Billings Gazette Outdoor editor Brett French has an interesting piece posted in today’s paper – Wildlife has expanded across Montana in past 50 years.
The graphic above was lifted right out of French’s post online; if you want to research the reference links on the graphic please click through to the original article to do so.
From the graphic it’s a cinch to see that eagles certainly know how to live well, settling along the fabled waterways of the state. Wolves have expanded rather vigorously through the mountainous western 1/3 of the state, an area found attractive by a fairly large contingent of humanoids as well.
From the article:
Montanans are living in wild times.
For proof, just look at the big picture. There are elk, bison and bighorn sheep grazing in the prairie regions of Eastern Montana where they had previously been exterminated. Large predators like grizzly bears, mountain lions and gray wolves prowl the western forests of the state after declining to record lows.
In the state’s rivers, Yellowstone and westslope cutthroat trout, as well as endangered pallid sturgeon, are being planted to enhance their declining populations. Even in towns and cities wildlife are resurging as geese crowd golf course ponds, mule deer nibble on resident’s shrubbery and ducks, rabbits and Merriam’s turkeys commonly strut across manicured lawns.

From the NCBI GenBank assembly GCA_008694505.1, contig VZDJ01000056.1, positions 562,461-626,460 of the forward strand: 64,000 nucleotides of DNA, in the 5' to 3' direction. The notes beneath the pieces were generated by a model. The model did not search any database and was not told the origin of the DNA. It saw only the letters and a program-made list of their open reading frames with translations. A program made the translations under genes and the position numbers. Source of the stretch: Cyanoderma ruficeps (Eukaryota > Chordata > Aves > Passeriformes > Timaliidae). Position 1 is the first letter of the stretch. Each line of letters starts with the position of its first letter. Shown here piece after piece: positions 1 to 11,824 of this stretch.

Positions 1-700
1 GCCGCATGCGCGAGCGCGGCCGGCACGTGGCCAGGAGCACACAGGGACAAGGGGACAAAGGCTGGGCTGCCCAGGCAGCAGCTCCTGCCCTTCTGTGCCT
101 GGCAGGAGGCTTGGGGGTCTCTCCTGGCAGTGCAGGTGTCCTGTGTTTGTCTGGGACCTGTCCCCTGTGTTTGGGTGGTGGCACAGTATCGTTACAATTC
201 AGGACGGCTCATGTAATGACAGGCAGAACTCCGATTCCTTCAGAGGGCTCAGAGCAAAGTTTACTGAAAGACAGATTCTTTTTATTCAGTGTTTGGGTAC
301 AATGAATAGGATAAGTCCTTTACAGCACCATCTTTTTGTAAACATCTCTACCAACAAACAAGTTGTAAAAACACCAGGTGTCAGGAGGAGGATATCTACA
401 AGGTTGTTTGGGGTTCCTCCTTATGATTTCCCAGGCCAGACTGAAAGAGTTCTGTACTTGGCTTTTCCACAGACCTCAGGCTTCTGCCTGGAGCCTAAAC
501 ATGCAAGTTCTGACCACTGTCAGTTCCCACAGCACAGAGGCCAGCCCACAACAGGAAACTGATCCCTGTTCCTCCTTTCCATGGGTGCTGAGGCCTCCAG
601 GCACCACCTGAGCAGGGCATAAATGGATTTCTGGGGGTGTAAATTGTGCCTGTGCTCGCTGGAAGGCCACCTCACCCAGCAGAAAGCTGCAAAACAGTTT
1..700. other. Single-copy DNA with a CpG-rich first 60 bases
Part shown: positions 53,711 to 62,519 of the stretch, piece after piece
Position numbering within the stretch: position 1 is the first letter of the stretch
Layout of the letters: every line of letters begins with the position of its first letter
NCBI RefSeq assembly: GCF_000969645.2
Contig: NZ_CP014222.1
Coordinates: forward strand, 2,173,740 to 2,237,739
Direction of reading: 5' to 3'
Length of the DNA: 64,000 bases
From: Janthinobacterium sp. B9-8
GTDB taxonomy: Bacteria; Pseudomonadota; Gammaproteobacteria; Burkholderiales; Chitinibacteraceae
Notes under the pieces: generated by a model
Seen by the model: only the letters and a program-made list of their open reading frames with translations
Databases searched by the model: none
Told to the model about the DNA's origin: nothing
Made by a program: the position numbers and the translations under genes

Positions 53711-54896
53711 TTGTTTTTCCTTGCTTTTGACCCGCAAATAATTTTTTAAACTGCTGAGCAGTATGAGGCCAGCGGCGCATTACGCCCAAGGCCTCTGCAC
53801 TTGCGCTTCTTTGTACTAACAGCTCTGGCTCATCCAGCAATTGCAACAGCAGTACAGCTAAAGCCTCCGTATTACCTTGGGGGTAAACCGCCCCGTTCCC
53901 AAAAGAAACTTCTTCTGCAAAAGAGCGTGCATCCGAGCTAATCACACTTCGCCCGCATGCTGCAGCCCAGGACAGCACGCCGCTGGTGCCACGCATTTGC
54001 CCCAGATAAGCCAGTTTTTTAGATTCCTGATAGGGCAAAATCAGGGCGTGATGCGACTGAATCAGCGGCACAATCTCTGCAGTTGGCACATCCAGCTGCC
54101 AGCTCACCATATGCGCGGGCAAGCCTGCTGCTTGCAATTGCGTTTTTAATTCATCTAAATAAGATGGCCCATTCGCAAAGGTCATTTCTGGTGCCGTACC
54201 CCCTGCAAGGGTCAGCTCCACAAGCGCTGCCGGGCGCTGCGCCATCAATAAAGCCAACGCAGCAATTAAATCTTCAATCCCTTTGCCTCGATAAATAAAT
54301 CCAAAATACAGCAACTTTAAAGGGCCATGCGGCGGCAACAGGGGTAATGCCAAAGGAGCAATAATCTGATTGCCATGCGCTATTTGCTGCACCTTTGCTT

“One of the reasons I love Montana is that we are one of the few states that still has the full suite of species that were here when Lewis and Clark went up the Missouri,” said Kayhan Ostovar, a professor of biology and environmental science at Rocky Mountain College in Billings.
Not all species are doing well, but many are better off or more prolific than they were 50 years ago. Some species have had to make comebacks simply because humans killed too many of them….
The crowd that we hang around with spends a fair amount of time traipsing around waterways and the backcountry of southwestern Montana. I doubt a single one would argue that at least wolf and bear populations are on the upswing and have been so for a decade or more given the human interactions we hear told of around campfires and beer spigots.
Efforts to recover fish we all know about, and for the most part (thinking of poisoning Cherry Creek as a notable point of discord) most of us rabidly support those endeavors.
Other wildlife restoration efforts have caused and will continue to cause a great deal more…ah, shall we politely say…discussion; there’s a squabble somewhere in the neighborhood about bison, wolves, grizzly or elk just about every day. And start talking about changing river access, as ‘might’ be currently being kicked around in committee for the Madison River’s new management plan, and folks tend to get their dander up.
(I’m probably most worried about preserving another creature, that being the hard-working family farmer and / or rancher who’s being squeezed from just about every direction these days.)
Controversial as some restoration programs might be, and even given the long list of pros and cons you could write, critters and fish make for better neighbors than many a human I’ve known over the years.
Go, Montana critters and fish, go.